Magharebia (Washington DC)

Tunisia: Nation Takes Action Against Salafists

Tunis — A salafist preacher is heading to prison for inciting the attack on the US Embassy in Tunis.

Tunisian President Moncef Marzouki on Wednesday (October 31st) extended the state of emergency by three months in the wake of salafist attacks on security forces.

Dozens of armed Islamists attacked two National Guard outposts in Manouba on Tuesday, injuring several officers. One salafist was killed in the clash. Security was boosted in the capital following the events, according to the interior ministry spokesperson.

The incidents in Manouba were just the latest in a string of attacks by radicals, including the September 14th assault on the US Embassy in Tunis.

A Tunis court last week sentenced a leading salafist to one year in prison for inciting the violence at the embassy. Slim Guetari, better known as Abou Ayoub, is the second in command of Tunisia's Ansar al-Sharia movement. The group's leader, Seif Allah Ben Hassine (aka Abou Iyadh), is still wanted in connection to the attack.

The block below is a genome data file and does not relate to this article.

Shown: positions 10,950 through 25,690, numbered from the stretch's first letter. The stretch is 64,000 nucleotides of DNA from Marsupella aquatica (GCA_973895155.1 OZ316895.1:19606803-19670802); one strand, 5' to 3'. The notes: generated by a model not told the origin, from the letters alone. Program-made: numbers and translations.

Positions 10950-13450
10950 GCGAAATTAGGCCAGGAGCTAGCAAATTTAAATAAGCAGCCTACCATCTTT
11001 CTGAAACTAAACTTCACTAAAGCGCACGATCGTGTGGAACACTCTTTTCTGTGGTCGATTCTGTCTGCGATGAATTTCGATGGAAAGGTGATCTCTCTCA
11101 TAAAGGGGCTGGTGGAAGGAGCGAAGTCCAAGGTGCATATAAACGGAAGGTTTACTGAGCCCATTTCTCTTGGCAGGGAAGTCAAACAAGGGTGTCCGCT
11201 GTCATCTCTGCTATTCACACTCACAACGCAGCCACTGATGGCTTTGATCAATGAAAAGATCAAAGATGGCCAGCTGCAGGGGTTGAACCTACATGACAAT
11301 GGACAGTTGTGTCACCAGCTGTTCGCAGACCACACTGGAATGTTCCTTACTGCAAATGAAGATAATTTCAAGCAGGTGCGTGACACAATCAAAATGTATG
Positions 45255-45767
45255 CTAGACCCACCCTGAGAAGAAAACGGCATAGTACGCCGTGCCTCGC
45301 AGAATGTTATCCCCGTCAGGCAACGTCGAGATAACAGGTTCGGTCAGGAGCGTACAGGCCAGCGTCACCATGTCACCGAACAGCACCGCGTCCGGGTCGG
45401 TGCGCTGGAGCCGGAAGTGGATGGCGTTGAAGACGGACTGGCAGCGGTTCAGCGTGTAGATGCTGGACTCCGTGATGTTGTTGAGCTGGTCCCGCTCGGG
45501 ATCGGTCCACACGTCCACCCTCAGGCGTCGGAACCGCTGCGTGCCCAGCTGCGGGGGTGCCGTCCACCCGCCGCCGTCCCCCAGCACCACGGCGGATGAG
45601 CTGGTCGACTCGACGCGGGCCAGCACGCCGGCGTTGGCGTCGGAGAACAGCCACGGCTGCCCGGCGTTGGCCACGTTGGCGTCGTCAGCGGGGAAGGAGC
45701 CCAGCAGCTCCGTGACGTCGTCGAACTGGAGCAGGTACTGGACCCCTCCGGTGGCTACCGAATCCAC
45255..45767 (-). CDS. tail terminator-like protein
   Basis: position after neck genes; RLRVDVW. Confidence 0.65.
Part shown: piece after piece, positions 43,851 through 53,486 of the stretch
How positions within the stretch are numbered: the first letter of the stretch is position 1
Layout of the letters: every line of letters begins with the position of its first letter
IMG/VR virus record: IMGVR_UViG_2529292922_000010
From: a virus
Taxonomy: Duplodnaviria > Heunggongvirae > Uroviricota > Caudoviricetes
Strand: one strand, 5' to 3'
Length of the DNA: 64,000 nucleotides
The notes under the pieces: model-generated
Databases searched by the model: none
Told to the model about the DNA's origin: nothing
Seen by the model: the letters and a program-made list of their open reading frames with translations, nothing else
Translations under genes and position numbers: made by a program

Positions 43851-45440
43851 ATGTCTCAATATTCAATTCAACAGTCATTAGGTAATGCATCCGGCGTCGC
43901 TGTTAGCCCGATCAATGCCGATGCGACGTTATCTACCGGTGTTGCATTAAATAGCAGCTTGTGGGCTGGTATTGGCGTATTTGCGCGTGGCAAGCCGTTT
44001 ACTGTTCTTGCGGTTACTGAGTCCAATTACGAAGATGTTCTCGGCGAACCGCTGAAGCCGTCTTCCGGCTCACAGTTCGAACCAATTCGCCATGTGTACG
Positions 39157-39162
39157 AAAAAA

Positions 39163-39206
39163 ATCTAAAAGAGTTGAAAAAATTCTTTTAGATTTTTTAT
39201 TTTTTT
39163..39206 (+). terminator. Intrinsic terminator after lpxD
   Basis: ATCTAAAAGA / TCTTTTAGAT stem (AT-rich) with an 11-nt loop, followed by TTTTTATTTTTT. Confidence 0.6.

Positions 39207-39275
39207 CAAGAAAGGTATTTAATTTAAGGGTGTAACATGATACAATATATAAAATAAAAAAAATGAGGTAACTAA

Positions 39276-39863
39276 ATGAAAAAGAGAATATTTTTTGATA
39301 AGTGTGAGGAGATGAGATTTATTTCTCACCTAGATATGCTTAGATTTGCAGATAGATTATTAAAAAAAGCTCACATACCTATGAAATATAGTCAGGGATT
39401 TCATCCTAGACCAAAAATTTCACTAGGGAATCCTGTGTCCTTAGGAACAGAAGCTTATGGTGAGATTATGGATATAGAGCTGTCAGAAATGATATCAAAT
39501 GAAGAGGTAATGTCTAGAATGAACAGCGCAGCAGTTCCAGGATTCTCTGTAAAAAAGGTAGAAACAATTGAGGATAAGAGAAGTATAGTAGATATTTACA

The Abou Ayoub trial was the first related to the September 14th attack on the US Embassy in Tunis. Four demonstrators were killed and dozens injured when salafists laid siege to the embassy.

Tunisian authorities have arrested 87 people suspected of involvement. Salafist leaders claim the number of detainees to be 800.

In a recent video posted online, Abou Iyadh accused Tunisia's democratically elected government of being a puppet of the United States. He also labelled the Ennahda-led government un-Islamic.

Abou Iyadh once fought in Afghanistan with the Taliban. He was arrested in Turkey in 2003 and extradited to Tunisia, where he was sentenced to a 68-year term on terror charges. He was later released in the wake of the Tunisian revolution.

Rached Mahjoub, President of the Tunisian Association for Citizen Police, told AFP that he noticed an increased willingness on the part of authorities to confront salafist jihadists in the wake of the embassy attack.

"The trend has changed since September 14th. Civil society and politicians are more attuned to the police," he said.

For his part, political activist Adel al-Haj Salem told Magharebia that "there should be a full and thorough investigation of the events of the US Embassy, and all those who have incited people in the mosques, the media and social networking sites should be held accountable."

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